Project Management in Practice

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Can support and services teams co-exist?

This is a dilemma I have had in all professional services organisations, especially one that deals with technology. If you sell products or services and offer a follow up support package, you need appropriate resources to take on that role. Yet, in most cases the support staff do not necessarily spend their entire productive time performing that role. It is therefore tempting to utilise them for services. Assigning this twin role to these resources create a difficult juggling act. How can you ensure both support and services can rely on the availability of this resource in their planning?

The nature of the support work is very lumpy. It is particularly difficult to assign a pattern to the utilisation of this resource on a day to day basis. One semblance of pattern you can put a finger to is around the time of delivery of services or release of products. Temptation comes in the form of resource crunch in your services teams. A potentially under utilised support resource may seem a luxury at a time you are scrambling for resources to deliver a project. At the time it seems a great idea to resolve the  resource crunch by improved utilisation of your support staff. You have just given birth to a beast that is difficult to control.

As you get deeper into the project, your buffers start to shrink. Murphy’s law usually strikes and that is the time when suddenly there is a priority one call in the support queue. There is no winner out of this scenario. You can compromise your service level agreements in your support contracts to ensure the project is delivered well. The alternative is to compromise the project to met your service level agreements. The proverbial rock and a hard place! More often than not, you end up compromising both in some form.

What complicates matters is some support work is less that inspiring. There are the calls that will challenge the team to look for creative solution. In the main however, it can be very tedious. While some people are perfectly cut out for this kind of role, most people tend to stop enjoying the role if exposed to it for considerable periods of time. Organisational knowledge (and that of your customers) is a hard thing to build in your staff. Retraining new staff is a considerable overhead on your operations. You want to keep your good people happy and challenged.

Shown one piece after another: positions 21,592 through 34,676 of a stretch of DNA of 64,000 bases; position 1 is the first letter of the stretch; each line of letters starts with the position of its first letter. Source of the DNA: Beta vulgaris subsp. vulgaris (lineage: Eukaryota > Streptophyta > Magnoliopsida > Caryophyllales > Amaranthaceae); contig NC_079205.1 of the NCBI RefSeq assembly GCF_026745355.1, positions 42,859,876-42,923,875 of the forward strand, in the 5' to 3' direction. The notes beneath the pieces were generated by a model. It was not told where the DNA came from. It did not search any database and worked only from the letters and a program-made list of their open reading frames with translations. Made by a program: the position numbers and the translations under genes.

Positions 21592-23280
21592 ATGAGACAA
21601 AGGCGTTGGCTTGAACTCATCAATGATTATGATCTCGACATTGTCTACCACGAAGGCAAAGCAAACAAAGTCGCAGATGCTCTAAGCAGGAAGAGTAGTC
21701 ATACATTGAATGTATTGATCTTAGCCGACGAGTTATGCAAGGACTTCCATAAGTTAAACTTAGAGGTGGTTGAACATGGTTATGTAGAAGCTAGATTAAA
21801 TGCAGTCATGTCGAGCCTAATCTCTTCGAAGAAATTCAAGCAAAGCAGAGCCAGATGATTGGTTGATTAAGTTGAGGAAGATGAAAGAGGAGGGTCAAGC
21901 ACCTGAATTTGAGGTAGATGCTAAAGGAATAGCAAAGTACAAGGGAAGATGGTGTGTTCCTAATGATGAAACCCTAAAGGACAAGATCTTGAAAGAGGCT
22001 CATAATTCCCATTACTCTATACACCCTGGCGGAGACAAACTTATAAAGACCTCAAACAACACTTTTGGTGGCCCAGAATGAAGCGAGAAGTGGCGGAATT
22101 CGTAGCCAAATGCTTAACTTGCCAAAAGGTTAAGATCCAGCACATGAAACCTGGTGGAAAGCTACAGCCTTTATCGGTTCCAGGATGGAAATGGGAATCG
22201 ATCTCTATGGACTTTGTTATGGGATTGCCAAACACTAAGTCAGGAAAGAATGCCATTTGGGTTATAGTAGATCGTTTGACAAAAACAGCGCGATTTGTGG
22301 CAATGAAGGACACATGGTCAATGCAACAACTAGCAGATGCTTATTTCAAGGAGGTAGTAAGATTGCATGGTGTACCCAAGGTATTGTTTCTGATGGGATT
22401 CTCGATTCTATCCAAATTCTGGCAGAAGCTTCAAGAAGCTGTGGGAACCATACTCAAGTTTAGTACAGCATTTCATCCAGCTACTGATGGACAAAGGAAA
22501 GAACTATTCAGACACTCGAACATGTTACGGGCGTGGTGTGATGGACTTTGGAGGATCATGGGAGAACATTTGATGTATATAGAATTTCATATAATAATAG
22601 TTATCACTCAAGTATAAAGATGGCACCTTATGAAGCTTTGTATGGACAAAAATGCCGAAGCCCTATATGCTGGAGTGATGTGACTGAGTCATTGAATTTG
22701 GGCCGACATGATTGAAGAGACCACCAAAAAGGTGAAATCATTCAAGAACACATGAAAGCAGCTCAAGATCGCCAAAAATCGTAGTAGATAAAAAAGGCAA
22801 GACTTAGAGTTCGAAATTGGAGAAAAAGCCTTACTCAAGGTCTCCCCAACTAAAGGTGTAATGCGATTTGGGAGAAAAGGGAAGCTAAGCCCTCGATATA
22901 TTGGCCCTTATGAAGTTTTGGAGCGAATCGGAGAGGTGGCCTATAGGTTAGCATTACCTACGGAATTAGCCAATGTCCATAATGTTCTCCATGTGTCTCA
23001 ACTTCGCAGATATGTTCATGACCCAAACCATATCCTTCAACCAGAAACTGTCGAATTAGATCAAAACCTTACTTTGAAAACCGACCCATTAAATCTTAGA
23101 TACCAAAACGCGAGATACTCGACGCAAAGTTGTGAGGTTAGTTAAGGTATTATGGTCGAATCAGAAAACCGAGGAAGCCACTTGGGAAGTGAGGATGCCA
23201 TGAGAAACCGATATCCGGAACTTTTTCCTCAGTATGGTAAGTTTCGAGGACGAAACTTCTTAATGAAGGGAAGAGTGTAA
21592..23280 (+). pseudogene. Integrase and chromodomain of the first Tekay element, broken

One compromise I have seen is to have a large pool of staff who predominantly work on services work, but take a small rotation in support work. It is also ideal way to introduce junior staff members into your operations. The challenge it creates is also the same in retaining the knowledge. A lot of people are performing support roles, with good amount of gap. Things do move on – new products and services get introduced, the customers configuration changes to make things challenging. This places an enormous premium on good documentation and processes.

Consistent staffing in a support role can overcome some lack of process, as people are aware of this from a day to day basis. This is often seen as an efficient way to run support teams. Many organisations never make the jump from this to a more process oriented structure, for fear of the effort required to achieve this. The consequence is when people leave, there are huge gaps in knowledge to fill and risk of bumbling around while someone comes up to speed, let alone all the challenges I outlined earlier.

The best compromise I can think of is to have a wide base of staff who take turns at the support role. When staff are allocated to that role, they are barred from being scheduled into services work. The time they do not spend actively, they spend documenting processes. This way you can aim to build a more mature support environment, allow for variety of work in your staff and yet increase the effectiveness of both your services and support teams. Rome was not built in a day. Improving co-existence of services of support can be built on this foundation if commitment exists in the organisation.

What are some of the challenges you face? I am keen to know how you have tacked this. Surely, I am not the only one with this challenge.

Image Credit: PCLiveSupport

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